Honey Production
 
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HydroxyMethylFurfuraldehyde
or 5-hydroxymethyl-2-furfuraldehyde or sometimes just HydroxyMethylFurfural (HMF) In Honey

HydroxyMethylFurfural is an aldehyde, whose molecule is illustrated at right, which can be used as an indicator of honey quality limits are set by food standard agencies and in the EC, UK and Japan these figures are listed in the table below.

  HydroxyMethylFurfural molecule
Legislative SourceMaximum Moisture LevelMaximum HMF LevelMinimum Level
of Reducing Sugar
Minimum
Diastase Activity
EC Directive 1974 (74/409/EEC)21% (18%)40mg/kg (under 20mg/kg)65%8 (Schade scale)
UK Honey Regulations 197621% (18%)80mg/kg (under 20mg/kg)65%8 (Schade scale)
Japan (Fair Trade Authority)21% (18%)5mg/kg (under 1mg/kg)65% (70%-80%)

Figures in brackets are the levels recommended by traders for honey arriving at on importation in order that the processed product complies with the legislation.
The UK has a special derogation from EC law allowing it to import honey at 80mg/kg HMF. All other EC countries have to abide by the 40mg/kg limit.
The USA does not have specific honey legislation and sets no legal limits for HMF or diastase activity. Quality being guaranteed by importers.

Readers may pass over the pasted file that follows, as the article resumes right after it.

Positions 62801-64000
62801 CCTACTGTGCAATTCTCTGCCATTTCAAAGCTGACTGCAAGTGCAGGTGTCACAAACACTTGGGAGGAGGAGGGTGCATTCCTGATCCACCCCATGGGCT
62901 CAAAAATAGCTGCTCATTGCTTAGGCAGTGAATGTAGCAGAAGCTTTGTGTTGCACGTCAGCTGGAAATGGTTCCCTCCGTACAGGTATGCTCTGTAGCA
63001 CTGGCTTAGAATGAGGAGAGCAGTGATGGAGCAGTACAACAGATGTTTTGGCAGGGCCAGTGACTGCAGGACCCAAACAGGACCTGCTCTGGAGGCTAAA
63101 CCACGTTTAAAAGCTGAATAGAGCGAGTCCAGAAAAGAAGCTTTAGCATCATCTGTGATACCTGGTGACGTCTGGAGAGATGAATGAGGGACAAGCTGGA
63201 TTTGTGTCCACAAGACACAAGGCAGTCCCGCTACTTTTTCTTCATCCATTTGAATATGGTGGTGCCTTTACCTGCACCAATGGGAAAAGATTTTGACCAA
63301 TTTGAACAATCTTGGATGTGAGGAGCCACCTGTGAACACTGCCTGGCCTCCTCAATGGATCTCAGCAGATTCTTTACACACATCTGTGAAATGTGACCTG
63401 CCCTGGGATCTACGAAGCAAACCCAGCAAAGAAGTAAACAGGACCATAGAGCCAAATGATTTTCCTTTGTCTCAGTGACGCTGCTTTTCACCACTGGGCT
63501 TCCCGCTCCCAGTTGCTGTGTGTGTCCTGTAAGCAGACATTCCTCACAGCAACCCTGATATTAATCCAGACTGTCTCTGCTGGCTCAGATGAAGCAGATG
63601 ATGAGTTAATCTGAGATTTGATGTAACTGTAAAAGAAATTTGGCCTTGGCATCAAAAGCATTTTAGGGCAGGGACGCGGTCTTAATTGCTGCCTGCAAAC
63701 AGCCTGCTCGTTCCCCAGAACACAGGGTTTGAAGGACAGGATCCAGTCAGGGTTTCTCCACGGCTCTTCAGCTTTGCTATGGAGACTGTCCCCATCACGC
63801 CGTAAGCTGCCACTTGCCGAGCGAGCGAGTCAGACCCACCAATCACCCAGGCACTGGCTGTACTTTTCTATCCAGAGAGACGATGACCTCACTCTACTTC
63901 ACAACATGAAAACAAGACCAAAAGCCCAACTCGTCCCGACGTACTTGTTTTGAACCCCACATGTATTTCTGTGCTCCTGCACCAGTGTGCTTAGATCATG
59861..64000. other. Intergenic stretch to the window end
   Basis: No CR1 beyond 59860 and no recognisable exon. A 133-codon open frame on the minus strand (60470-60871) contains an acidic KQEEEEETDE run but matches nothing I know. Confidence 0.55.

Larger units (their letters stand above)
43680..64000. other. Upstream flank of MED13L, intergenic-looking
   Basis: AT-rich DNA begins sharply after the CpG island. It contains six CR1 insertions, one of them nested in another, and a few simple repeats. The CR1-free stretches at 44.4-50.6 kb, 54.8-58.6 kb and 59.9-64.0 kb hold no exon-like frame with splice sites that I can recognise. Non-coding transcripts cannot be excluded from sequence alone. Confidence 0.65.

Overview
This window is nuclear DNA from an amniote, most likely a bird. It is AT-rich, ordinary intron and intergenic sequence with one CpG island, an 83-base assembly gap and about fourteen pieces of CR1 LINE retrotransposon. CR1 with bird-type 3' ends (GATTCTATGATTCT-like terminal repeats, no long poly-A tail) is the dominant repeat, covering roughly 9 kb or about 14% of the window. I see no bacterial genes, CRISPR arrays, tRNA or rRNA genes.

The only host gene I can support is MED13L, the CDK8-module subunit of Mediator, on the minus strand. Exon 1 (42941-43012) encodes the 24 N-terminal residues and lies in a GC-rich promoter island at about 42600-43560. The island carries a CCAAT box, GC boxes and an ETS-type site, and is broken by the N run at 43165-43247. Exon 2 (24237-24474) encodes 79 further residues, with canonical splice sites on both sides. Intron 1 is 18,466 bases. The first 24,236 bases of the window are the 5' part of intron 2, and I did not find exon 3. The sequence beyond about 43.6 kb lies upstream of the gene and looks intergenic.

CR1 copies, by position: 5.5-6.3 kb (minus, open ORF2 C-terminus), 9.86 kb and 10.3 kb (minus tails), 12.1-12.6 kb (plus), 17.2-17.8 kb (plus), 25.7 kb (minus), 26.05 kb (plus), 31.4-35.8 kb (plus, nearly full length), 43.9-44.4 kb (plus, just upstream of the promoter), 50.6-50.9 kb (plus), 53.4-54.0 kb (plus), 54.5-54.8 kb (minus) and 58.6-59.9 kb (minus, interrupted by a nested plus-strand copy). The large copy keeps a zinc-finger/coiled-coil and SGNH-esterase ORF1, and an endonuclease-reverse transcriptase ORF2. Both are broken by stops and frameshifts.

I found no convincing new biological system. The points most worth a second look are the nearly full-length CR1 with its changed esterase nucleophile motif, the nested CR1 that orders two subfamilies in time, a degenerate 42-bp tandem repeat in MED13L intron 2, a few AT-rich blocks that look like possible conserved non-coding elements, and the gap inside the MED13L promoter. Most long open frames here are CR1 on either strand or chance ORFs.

HMF is actally produced as a result of the breakdown of fructose in the presence of an acid, the reaction is temperature sensitive so that a small amount of deterioration takes place in the honey even at room temperatures and the reaction is very much speeded up at elevated temperatures.

High levels of HMF (greater than 100 mg/kg) can be an indicator of possible adulteration of the product with inverted sugars or syrups.

Low levels of HMF are quite natural and will increase with age or heat treatment of the honey.

Levels of HMF higher that 10%in extracted honey may indicate excessive heating during the extraction process.

Bulk Honey that is traded by export is usually required to be below 10 mg/kg to enable further processing and be assured of reasonable shelf life before the level of 40 mg/kg is reached.

Honey that is produced in hot climates can often be over 100 mg/kg, owing to high temperatures occurring during processing, (the bees will keep the temperature down while the honey is still in the hive).

Time and temperature both have an effect... Honey held at an ambient temperature of 30°C for 6 months will accumulate as much or more HMF than a similar sample of honey quickly heated to 70°C for 5 minutes and then cooled.

Measuring HMF

The Winkler method although still popular in Germany (it's country of origin) this photometric method is considered to be out of date.

The most commonly used method today is direct measurement using HMF's spectral absorbance at 284nm.

Printed from Dave Cushman's website Live CD version

 Original Page... 2003, Upgraded With Additions... 24 December 2007,
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